“These building funds supported the development of schools, churches, convents, monasteries and social institutions,” writes UL history lecturer, Dr Niamh NicGhabhann.

According to Irish National Schools Trust, little is being done to control potential financial gains made by the church. It claims these gains, however lawful, break the spirit of historic church/state relations.

Under the Charitable Donations and Bequests (Ireland) Act 1844 a body corporate known as the Commissioners of Charitable Donations and Bequests for Ireland was created to ensure “the more effectual application of charitable donations and bequests in Ireland”.

These commissioners are at the centre of regulating the trusteeships of schools. Their job is to make sure the charitable bodies don’t abuse the trust placed in them by the people.

However, Irish National Schools Trust argues that it has taken many applications from the church, allowing them to sell or move school property for profit, particularly in Dublin where land and property is highly valued.

Given that issues of ownerships are so complex, some feel there is a simpler solution. Karin Fischer, author of Schools and the Politics of Religion and Diversity in the Republic of Ireland: Separate but Equal?, says the situation in Quebec bore an uncanny resemblance to the Irish situation.

In 1998 a new piece of legislation replaced the system of denominational control of schools with new committees or boards. A syllabus of “ethics and religious culture” common to all Quebec schools replaced the former courses on religious and moral education from 2008 onwards.

The Catholic hierarchy broadly accepted the new situation, declaring that the church would fulfil its responsibility for religious education outside the public school network.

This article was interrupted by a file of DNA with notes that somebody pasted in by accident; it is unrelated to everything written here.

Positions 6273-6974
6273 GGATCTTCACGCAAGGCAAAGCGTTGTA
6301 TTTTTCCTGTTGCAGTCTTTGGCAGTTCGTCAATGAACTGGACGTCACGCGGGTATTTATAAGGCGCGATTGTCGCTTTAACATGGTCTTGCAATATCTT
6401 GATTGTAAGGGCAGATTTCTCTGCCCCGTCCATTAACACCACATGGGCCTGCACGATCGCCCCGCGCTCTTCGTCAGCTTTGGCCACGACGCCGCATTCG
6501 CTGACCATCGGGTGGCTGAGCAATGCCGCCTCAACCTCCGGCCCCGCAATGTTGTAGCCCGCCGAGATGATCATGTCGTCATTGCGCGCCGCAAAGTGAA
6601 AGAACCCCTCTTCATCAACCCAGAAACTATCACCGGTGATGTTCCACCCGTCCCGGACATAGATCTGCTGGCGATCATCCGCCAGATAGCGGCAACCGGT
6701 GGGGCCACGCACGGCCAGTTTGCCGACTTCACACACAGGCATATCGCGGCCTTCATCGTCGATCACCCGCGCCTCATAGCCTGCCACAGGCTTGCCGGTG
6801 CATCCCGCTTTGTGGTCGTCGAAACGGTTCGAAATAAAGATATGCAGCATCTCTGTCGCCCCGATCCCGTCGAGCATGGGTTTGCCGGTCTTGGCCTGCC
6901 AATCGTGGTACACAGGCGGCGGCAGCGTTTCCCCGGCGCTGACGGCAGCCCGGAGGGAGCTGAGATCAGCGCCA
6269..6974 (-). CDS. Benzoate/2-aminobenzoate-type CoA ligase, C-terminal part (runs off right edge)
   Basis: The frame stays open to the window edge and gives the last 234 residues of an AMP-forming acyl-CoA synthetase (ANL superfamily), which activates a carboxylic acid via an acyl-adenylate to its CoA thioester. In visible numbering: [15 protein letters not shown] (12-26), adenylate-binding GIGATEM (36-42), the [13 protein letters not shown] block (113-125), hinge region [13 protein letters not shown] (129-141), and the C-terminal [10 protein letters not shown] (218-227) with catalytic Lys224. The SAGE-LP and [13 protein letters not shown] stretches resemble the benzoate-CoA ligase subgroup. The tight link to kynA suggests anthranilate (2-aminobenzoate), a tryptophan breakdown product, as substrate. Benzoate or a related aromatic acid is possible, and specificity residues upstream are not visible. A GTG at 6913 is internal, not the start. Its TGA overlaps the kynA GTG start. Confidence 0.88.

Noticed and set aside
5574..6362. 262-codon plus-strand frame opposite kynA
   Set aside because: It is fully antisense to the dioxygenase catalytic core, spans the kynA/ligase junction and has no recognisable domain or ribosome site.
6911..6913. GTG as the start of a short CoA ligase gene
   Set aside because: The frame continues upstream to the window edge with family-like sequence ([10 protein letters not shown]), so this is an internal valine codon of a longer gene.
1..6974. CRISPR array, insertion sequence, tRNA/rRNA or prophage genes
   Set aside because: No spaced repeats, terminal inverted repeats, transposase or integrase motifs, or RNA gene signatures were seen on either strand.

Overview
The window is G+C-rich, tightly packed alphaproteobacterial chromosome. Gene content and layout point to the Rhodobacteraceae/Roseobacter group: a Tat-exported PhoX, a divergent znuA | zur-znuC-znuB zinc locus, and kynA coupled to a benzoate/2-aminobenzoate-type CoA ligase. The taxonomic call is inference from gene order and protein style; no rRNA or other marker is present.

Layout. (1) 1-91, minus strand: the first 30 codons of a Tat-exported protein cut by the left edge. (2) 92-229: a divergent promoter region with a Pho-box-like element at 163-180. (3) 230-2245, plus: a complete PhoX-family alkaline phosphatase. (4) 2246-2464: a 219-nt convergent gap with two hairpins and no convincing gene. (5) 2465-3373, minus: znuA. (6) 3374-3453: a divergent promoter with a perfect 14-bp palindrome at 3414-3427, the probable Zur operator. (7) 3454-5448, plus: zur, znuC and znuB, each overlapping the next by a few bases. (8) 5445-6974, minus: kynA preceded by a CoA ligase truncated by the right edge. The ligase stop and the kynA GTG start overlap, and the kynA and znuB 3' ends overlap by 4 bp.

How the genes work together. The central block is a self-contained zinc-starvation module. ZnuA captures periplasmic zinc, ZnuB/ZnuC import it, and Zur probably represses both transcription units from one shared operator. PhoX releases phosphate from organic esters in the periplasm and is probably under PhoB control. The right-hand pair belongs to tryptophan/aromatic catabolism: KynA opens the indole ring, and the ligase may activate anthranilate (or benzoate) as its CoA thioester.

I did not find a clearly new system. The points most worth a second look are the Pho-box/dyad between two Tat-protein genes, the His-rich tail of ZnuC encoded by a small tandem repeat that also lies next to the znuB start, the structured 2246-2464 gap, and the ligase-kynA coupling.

Whether there is an appetite among Government, the church and wider society here for a similar solution remains to be seen.

Origins of the non-denominational Irish national school

Ireland’s original plan for national education was non-denominational in nature.

Under the terms of The Stanley Letter (1831) one of the main aims was to unite in one system children of different creeds with an expression of "the necessity of separate religious instruction on the day set apart for the purpose".

In constitutional terms it wasn't until 1965 that schools became truly denominational through "a little-noticed change by the Department of Education in the national school rules" according to Garrett Fitzgerald.

In Article 44.4 new rules declared that the State “gives explicit recognition to the denominational character of primary schools”.

There are 164 multidenominational schools in Ireland and 2,750 Catholic primary schools in Ireland.

The 1995 Constitution Review Group said Article 44.2.4 of the Irish Constitution, which sanctions State funding of denominational schools, was also meant to protect the rights of minorities.

The United Nations and Council of Europe have since made numerous recommendations in relation to human rights violations in the Irish education system.